The Bare Necessities: An Introduction to the Craft of Creative Prose with Tommy Hays –The more the writer understands the possible approaches to the material, the more likely it is to find a way into the story. This class is for anyone interested in learning the essential elements of writing fiction and creative nonfiction. Each week will be devoted to a particular aspect of craft, explored through discussion and in-class writing exercises. Hays is executive director of the Great Smokies Writing Program and core faculty for the Master of Liberal Arts and Sciences program at UNC Asheville. His middle grade novel, What I Came to Tell You, was chosen as a 2013 Okra Pick by the Southern Independent Booksellers Alliance (SIBA). His novel, The Pleasure Was Mine, was a finalist for the SIBA Fiction Award and has been chosen for numerous community reads. Class meets for 15 weeks beginning Jan. 31, Tuesdays, 6-8:30 p.m. at RiverLink, 170 Lyman Street, Asheville.
Writing Your Way Home with Dale Neal – For intermediate and advanced students who want feedback on a work in progress or a new project, this workshop will help students find their voice in fiction or creative nonfiction through risk and reward, draft and revision. The workshop will provide close reading and critique of the first 50 pages of participants’ projects, and ideas and questions from the instructor designed to help students find their best words. Dale Neal is the author of the novels The Half-Life of Home and Cow Across America, winner of the 2009 Novello Literary Prize. His short fiction and essays have appeared in dozens of literary journals. He also was a reporter and columnist for 33 years at the Asheville Citizen-Times. Class meets for 15 weeks beginning Feb. 1, Wednesdays, 6-8:30 p.m. at Asheville School, 360 Asheville School Road, Asheville.
Prose Master Class with Elizabeth Lutyens – The Prose Master Class is a next step for those who are looking for an intensive writing and critiquing experience. This small–group workshop is limited to experienced writers who are working on an ongoing project: a collection of essays or stories, a novel, a memoir. If the work is new, the writer should have at least sixty pages ready to submit for three critiques during the 15-week semester. Each class begins with a craft session requiring outside reading, sometimes led by a student wishing to share his/her examination of an aspect of craft, or with a writing exercise to practice craft elements and inspire new approaches to ongoing projects. Permission from the instructor or from Tommy Hays is required. Lutyens, a former journalist, is the editor in chief of The Great Smokies Review, the online literary magazine published by UNC Asheville’s Great Smokies Writing Program. Class meets for 15 weeks beginning Jan. 31, Tuesdays, 6-8:30 p.m. at Asheville School, 360 Asheville School Rd., Asheville.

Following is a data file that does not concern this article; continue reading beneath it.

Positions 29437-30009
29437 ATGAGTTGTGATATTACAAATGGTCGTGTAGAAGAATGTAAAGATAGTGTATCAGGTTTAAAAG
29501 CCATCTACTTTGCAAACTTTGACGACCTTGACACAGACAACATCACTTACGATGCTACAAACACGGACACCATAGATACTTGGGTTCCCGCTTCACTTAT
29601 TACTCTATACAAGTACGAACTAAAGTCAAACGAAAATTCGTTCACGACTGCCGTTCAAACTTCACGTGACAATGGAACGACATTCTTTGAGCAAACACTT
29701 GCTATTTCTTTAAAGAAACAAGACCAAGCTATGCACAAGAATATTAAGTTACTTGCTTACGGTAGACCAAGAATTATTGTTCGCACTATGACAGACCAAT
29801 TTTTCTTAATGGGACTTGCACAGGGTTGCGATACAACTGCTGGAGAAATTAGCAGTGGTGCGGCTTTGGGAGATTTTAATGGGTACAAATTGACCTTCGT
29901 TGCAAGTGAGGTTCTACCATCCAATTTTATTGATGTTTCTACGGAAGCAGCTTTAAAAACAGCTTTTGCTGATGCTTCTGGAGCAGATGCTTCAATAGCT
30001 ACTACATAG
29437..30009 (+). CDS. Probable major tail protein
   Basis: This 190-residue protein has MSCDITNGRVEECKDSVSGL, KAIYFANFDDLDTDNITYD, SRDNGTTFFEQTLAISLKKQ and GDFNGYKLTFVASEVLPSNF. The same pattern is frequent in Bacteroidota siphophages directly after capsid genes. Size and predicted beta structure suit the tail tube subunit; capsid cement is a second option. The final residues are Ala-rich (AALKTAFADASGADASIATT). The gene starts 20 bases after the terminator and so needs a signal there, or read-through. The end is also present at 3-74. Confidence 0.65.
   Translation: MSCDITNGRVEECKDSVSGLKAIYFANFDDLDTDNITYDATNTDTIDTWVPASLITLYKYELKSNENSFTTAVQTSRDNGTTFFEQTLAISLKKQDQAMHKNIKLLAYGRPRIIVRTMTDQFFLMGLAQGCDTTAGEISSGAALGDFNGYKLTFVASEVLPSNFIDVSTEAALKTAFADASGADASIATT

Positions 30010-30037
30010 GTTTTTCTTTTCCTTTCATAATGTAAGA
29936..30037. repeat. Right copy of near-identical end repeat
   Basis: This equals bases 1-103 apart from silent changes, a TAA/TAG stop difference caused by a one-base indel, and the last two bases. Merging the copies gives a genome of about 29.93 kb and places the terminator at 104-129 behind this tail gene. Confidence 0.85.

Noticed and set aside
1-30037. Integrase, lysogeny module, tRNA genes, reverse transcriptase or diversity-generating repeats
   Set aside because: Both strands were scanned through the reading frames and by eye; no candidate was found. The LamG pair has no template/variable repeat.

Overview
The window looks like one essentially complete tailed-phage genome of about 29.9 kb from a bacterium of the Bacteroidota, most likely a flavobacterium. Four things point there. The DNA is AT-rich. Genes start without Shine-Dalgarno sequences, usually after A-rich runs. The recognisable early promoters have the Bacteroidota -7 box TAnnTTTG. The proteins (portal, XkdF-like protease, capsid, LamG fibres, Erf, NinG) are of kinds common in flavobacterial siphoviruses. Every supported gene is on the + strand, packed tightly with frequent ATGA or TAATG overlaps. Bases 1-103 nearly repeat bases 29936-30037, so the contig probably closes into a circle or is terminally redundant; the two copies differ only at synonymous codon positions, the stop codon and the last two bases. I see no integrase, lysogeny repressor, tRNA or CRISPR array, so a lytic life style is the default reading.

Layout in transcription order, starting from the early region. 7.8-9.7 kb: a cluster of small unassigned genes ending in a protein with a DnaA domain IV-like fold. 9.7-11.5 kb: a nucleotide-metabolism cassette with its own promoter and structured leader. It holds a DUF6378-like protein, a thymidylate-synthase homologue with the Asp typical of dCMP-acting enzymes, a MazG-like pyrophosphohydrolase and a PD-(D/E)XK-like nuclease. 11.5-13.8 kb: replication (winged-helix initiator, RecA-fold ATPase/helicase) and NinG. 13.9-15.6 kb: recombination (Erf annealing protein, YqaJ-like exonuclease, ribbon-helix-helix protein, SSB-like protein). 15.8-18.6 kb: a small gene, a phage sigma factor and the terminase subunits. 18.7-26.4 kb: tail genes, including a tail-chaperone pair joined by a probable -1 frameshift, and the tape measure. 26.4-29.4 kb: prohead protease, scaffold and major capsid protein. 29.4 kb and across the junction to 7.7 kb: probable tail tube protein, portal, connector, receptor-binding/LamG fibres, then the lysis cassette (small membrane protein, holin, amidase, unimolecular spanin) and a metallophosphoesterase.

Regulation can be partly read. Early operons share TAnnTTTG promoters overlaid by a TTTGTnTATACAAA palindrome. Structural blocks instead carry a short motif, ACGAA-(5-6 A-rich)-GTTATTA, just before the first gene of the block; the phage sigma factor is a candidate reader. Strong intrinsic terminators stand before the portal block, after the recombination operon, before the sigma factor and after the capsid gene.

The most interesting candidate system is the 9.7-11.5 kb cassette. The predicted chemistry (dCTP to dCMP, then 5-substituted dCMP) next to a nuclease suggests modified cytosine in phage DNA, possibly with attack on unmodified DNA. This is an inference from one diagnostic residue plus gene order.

The Great Smokies Writing Program is committed to providing the community with affordable university-level classes taught by professional writers. For in-state residents, five-week courses cost $152.50; 10-week courses cost $305; 15-week courses cost $457.50. The costs are higher for out-of-state residents. A $20 non-refundable application fee for new students also is required. For more information or to register, visit unca.edu/gswp or call 828.250.2353.